E-learning works and we all must embrace it
It was near perfect attendance in the UAE on Sunday, when more than 1.2 million students across the country logged in to their classrooms and warmly e-greeted friends and teachers all around.
The first day of e-learning in the UAE went off to a flying start — bearing testimony to the UAE’s swift and decisive action to shut down school and university campuses in the country as a precautionary measure during the early stages of the coronavirus outbreak.
"A spirit of cooperation, mutual understanding and empathy from everyone involved is key to making e-learning an effective process."
In many cases, decisive risk-control action will mitigate the development of a full-blown pandemic, and the UAE’s decision to switch to e-learning came way ahead of many other countries — who dithered about a decisive step even as cases of COVID-19 surged across their territories.
According to United Nations estimates, nearly 900 million children in 120 countries have been affected by closure of schools and universities to delay the spread of coronavirus — and these numbers will only keep rising as more countries are impacted by the killer virus. The disruption is unprecedented: in a matter of weeks, coronavirus has changed how students are educated around the world.
For the sake of our future
But for the sake of our future, it’s critical to remember — as said by His Highness Shaikh Mohammad Bin Rashid Al Maktoum, Vice-President and Prime Minister of the UAE and Ruler of Dubai — that it’s the campuses of schools and colleges that have shut down, not the process of learning and education.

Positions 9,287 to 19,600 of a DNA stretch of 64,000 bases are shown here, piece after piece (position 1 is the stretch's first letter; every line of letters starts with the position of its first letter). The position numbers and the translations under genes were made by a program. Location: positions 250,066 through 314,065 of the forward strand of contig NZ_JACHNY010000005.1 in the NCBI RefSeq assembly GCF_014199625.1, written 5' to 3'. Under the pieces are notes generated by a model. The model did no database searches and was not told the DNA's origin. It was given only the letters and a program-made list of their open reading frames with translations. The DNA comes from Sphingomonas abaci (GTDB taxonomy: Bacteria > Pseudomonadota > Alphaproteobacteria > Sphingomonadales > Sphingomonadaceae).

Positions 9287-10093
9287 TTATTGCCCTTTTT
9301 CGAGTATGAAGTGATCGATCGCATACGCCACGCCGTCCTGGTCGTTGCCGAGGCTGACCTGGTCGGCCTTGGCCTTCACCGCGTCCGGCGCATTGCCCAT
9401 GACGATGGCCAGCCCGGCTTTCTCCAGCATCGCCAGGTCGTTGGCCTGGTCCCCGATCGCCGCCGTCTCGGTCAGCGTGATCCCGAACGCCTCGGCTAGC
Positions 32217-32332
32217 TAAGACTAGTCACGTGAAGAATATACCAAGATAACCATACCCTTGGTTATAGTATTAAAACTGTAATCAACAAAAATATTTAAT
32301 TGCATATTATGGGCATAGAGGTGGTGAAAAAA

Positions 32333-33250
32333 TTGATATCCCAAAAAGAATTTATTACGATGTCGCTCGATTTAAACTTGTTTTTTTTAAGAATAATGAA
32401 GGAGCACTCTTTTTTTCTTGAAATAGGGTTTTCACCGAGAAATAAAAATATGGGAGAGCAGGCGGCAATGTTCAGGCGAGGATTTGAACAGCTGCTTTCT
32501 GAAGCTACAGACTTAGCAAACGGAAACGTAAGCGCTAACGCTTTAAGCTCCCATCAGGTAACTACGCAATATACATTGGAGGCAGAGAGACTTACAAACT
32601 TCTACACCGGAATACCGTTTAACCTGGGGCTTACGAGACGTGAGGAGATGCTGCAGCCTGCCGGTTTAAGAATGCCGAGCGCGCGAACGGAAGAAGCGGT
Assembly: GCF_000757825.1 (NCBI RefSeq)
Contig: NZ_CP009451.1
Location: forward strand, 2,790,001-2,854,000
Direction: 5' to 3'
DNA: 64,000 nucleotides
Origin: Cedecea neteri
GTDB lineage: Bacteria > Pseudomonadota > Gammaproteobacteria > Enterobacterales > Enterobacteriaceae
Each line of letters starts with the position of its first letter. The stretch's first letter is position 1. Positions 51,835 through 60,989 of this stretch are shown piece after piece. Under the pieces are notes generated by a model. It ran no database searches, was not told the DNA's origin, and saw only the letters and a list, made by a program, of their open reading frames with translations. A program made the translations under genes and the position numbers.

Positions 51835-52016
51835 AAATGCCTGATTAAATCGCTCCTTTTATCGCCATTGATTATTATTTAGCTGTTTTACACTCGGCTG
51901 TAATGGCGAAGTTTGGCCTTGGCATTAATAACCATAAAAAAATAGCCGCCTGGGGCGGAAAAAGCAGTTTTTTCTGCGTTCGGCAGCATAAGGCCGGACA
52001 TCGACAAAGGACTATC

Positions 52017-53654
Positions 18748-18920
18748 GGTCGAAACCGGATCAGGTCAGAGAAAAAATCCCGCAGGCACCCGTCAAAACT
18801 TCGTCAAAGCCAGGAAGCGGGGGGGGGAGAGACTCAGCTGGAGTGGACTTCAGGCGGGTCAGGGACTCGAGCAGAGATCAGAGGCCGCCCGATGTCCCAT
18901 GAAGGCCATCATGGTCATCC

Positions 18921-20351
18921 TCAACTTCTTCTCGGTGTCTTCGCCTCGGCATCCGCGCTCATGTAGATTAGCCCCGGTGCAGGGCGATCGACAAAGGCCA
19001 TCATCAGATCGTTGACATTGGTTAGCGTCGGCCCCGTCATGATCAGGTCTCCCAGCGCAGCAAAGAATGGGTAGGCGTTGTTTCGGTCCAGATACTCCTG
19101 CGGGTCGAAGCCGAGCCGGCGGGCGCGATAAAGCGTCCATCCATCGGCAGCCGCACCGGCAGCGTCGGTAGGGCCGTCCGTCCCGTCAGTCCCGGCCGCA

“It is true schools were shut down, universities were closed but education will never stop. It is like health care, it will never halt whatever the circumstances,” Shaikh Mohammad said.
These changes are certain to cause a degree of inconvenience, and the sporadic technical setbacks. But everyone — students, teachers, parents — must embrace this new experience in the right spirit for e-learning to have a lasting impact and overcome any teething issues.
Students must take every lesson received online as seriously as a physical class. Teachers must approach their daily lessons and academic planning with the same intent. Parents have a vital role to play in making distance learning work — without their wholehearted support, it won’t be possible. A spirit of cooperation, mutual understanding and empathy from everyone involved is key to making e-learning an effective process.
With the death toll from coronavirus soaring globally, there’s no clear indication about how and when the pandemic will be under control. But what’s certain is that students must continue their journey of learning. Children and young adults are our future — and a world bereft of knowledge would be a dangerous place indeed.